The great irony of the USA; we will go far abroad to protect the rights of selected persecuted minorities, we will speak about fair elections, we will condemn others for their failures in human rights, while in our own country we have long been guilty of these sins ourselves. The leaders and citizens of other countries are well aware of this hypocrisy. When they sit across negotiating tables they will have as ammunition the long voting lines and all of the moves to hinder and deny the right to vote, the many tales of members of an oppressed minority gunned down in the streets, unarmed, peacefully protesting citizens being persecuted by heavily armed police (so much for our much-vaunted constitutional rights), a national media, financed and controlled by a small group of wealthy white men, and a white majority that hates and does all that it can to marginalize and destroy a small minority (that is still less than 13% of the overall population).
What can we dare to say to others when we have not cleaned up our own house, when we are guilty of the same crimes that we dare to take other countries to task? It is more than time that we truly take up all of our country’s ills and make a final push to cure them. For far too long, the sores have been covered with band aids, but it is so easy to pull them off and to see the infection underneath. When Buddhist monks, Amnesty International, and the war-torn and savaged Palestinans are compelled to reach out to help American citizens who are being persecuted from all sides, shows just how bad our unresolved racial issues are. I am sick and tired of being sick and tired. I love this country; I wish that my country loved me.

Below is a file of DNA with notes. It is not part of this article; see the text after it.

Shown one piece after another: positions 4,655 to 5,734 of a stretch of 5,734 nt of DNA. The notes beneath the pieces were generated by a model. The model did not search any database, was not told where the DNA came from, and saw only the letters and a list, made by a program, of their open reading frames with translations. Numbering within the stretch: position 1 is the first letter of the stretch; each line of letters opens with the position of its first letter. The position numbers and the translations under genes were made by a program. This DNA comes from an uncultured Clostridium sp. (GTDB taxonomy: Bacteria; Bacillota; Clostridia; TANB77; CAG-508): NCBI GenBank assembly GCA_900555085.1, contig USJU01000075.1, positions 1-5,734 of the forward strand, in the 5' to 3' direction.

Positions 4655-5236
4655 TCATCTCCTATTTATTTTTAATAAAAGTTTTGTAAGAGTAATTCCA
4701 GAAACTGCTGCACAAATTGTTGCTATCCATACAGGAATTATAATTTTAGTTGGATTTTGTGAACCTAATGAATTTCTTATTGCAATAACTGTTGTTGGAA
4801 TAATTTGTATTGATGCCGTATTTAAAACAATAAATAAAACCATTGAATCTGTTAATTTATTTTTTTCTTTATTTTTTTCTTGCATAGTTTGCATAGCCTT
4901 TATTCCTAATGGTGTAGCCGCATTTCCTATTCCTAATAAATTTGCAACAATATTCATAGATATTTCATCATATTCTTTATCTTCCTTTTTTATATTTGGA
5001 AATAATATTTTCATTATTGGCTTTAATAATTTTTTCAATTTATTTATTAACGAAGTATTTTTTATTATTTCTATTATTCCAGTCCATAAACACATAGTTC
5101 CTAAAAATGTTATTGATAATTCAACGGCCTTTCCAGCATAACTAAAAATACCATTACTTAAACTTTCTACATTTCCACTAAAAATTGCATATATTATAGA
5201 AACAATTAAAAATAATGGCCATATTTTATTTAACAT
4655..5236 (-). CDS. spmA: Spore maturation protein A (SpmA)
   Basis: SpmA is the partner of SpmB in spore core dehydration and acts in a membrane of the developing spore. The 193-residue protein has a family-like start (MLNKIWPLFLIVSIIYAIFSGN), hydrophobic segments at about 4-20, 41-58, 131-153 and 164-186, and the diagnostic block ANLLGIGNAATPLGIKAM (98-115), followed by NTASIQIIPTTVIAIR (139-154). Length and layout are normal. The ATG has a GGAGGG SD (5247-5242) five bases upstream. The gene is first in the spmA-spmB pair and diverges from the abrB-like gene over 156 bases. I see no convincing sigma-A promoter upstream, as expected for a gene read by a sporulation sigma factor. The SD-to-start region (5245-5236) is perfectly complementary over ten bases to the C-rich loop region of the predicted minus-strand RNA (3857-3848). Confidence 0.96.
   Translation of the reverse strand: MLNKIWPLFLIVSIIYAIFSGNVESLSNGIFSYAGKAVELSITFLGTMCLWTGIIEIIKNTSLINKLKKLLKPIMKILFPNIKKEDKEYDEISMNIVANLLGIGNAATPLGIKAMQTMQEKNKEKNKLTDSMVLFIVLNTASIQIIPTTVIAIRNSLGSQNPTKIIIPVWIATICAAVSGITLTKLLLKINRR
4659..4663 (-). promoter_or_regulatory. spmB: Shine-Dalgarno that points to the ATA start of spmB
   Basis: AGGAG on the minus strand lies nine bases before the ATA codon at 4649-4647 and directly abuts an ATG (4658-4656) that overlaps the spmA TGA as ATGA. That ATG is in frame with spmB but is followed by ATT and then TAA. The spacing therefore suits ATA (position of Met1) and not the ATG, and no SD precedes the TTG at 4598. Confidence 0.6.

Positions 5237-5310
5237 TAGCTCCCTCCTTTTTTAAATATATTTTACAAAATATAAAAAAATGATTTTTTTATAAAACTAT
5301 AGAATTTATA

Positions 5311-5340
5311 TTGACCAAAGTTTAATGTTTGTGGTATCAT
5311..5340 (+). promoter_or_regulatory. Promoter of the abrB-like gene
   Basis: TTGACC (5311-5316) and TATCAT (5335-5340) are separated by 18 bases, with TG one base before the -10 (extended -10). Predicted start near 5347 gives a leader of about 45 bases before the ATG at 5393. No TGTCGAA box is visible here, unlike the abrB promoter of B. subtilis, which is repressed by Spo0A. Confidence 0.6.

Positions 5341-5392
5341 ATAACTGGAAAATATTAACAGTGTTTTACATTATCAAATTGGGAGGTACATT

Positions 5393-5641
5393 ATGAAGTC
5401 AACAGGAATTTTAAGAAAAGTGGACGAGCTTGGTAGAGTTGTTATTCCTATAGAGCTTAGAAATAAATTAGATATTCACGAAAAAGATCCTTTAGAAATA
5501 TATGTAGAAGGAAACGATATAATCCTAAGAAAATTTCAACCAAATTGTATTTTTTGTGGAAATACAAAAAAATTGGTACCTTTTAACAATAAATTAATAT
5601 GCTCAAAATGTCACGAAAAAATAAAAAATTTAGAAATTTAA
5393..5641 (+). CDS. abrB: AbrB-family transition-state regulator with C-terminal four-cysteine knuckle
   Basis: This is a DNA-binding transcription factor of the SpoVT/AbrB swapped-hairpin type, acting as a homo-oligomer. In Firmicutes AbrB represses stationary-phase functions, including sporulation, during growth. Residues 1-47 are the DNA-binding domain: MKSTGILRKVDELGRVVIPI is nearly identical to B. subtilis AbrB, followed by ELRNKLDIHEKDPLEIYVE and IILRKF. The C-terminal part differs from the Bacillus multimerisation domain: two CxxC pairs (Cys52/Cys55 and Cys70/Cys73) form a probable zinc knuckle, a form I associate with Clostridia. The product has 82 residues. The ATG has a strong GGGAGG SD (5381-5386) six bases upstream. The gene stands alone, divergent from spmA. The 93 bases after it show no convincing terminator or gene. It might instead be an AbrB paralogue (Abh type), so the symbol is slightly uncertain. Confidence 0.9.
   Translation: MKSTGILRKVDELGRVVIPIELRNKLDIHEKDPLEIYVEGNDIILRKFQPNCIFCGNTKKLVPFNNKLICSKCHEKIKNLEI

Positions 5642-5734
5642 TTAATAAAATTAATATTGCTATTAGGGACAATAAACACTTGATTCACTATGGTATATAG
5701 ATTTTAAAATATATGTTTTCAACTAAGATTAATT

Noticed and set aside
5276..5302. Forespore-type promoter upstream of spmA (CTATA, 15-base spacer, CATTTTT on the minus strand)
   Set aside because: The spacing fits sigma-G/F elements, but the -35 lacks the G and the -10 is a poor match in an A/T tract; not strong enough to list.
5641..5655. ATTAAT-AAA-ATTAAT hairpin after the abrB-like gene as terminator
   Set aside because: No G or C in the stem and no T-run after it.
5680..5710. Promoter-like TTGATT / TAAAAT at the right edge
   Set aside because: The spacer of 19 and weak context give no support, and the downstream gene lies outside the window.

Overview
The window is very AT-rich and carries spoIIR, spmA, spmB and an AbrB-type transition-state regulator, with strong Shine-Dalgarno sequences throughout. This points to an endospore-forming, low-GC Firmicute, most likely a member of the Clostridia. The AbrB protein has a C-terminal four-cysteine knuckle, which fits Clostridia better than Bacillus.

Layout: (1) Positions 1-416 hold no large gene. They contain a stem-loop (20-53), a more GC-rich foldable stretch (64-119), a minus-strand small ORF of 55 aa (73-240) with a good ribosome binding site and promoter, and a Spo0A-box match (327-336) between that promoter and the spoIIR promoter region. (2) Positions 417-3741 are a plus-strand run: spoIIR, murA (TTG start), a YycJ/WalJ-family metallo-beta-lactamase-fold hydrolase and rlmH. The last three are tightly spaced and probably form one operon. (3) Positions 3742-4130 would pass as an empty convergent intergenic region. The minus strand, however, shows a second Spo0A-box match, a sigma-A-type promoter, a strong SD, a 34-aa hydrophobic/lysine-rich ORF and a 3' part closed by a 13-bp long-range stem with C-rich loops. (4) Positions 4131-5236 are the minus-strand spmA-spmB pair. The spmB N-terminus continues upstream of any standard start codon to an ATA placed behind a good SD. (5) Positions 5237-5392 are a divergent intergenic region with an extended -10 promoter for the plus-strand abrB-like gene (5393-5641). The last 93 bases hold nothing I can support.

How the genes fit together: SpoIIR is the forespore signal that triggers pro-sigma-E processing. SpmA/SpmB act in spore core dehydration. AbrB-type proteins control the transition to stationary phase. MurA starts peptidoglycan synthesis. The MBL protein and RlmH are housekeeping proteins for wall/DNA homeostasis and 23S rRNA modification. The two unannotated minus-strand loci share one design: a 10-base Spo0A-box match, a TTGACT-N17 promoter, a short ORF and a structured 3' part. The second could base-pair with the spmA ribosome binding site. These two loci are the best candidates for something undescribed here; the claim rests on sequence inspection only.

Many thanks to AJ for this – I posted the President’s 2004 Convention speech in the new speeches’ section here and AJ let me know about this video of the reaction at the time of the PBS panel (Mark Shields, David Brooks and Richard Norton Smith):
MSNBC: U.S. private-sector employers added 110,000 jobs in October, beating economists’ expectations, a report by a payrolls processor showed Wednesday.
Economists surveyed by Reuters had forecast the ADP National Employment Report would show a gain of 101,000 jobs. September’s private payrolls were revised up to an increase of 116,000 from the previously reported 91,000.
The report, which is jointly developed with Macroeconomic Advisers LLC, gives some hope ahead of the release of the key U.S. jobs report from the government, which is due Friday morning and forecast to show the economy created 95,000 jobs last month.